Globalisation emerging as threat to local cultures; climate change leading to ecological imbalance: CJI NV Ramana

The social-media, television and pop-culture glamourize a particular way of life and sadly we are blindly aping the same, he lamented.
CJI NV Ramana
CJI NV Ramana

Global culture is emerging as a threat to local cultural symbols and identities and while globalisation has ushered in a lot of changes, it has led to blurring of our rich identities, the Chief Justice of India (CJI) NV Ramana said on Friday.

The social-media, television and pop-culture glamourize a particular way of life and sadly we are blindly aping the same, he lamented.

"The global culture is emerging as a threat to local cultural symbols and identities....Instead of celebrating our distinct heritage and culture, we are allowing our rich identities to be blurred. The present generation is in flux. It is gradually losing link to the past and thereby losing the sight of the purpose and path to future. While I acknowledge the necessity and the positive changes ushered in by globalization and development of science and technology, I urge you to think its micro impact in our daily lives," he said.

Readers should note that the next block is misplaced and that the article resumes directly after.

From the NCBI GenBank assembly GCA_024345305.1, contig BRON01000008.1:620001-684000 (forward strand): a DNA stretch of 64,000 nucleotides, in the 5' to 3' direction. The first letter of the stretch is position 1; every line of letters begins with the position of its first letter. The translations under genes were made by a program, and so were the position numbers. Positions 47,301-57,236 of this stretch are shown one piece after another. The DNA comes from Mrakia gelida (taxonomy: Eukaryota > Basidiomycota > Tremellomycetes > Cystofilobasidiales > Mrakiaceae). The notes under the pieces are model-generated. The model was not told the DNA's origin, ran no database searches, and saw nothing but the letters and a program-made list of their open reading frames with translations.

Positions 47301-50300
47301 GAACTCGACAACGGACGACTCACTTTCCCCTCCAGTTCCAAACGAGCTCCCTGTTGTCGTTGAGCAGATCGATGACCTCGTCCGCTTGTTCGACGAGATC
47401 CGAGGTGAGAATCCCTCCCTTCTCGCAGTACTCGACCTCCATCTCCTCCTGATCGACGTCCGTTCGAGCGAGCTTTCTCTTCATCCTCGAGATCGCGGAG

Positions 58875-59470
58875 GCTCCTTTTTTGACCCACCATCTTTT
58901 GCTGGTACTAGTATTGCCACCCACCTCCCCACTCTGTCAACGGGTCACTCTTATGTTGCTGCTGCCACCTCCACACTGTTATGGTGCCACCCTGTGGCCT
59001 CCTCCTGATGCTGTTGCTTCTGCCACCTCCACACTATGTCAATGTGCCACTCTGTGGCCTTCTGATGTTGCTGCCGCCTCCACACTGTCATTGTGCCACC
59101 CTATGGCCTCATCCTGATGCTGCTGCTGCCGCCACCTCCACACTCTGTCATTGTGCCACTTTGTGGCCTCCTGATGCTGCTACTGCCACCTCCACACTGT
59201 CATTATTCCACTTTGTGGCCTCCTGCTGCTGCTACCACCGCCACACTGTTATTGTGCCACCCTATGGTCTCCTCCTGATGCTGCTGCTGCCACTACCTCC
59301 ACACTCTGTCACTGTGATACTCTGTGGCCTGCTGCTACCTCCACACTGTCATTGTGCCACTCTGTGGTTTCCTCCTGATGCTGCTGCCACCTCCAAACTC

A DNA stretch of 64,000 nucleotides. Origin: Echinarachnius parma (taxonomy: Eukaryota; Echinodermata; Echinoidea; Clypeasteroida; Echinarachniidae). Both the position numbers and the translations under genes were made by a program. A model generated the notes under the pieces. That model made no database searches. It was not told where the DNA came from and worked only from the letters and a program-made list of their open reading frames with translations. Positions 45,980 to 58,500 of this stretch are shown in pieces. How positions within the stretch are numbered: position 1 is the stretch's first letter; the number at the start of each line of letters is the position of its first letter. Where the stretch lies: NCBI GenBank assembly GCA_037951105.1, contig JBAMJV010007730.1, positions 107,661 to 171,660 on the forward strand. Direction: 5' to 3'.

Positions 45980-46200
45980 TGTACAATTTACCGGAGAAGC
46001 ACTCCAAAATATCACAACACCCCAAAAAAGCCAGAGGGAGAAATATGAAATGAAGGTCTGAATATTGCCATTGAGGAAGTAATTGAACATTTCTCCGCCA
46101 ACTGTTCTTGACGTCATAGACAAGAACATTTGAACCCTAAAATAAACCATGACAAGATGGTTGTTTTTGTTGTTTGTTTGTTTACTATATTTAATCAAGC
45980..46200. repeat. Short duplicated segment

In this regard, he also highlighted how languages are disappearing.

"According to the 2021 UNESCO World Report of Languages, half of the approximately 7,000 languages spoken in the world today could disappear by the end of the century. With loss of each language, we are not only losing considerable literature and folklore, but also losing wisdom inherited through generations," he said.

The CJI was delivering the convocation address at the 82nd convocation of Osmania University in Hyderabad.

At the event, the university conferred on CJI Ramana the Doctor of Laws (Honoris Causa) degree in the presence of Telangana Governor Dr Tamilisai Soundarajan.

In his speech, the CJI also highlighted how globalisation was impacting genetic diversity and crop varieties.

"We are witnessing the rapid loss of crop varieties, wild species and indigenous livestock. Additionally the market is driven by demands of the global economy. As a result more and more farmers are moving beyond indigenous crops for short term gains. This change in cropping pattern is altering the character of soil thereby reducing its capacity to support bio diversity," he said.

Coupled with climate change and environment pollution, it is leading to huge ecological imbalance, he opined.

"Climate change and environmental pollution are also affecting the wild varieties. Put together, a huge ecological imbalance is staring at us," the CJI stated.

The present generation is, therefore, facing the unique challenge of finding solutions to these pressing concerns, the CJI added.

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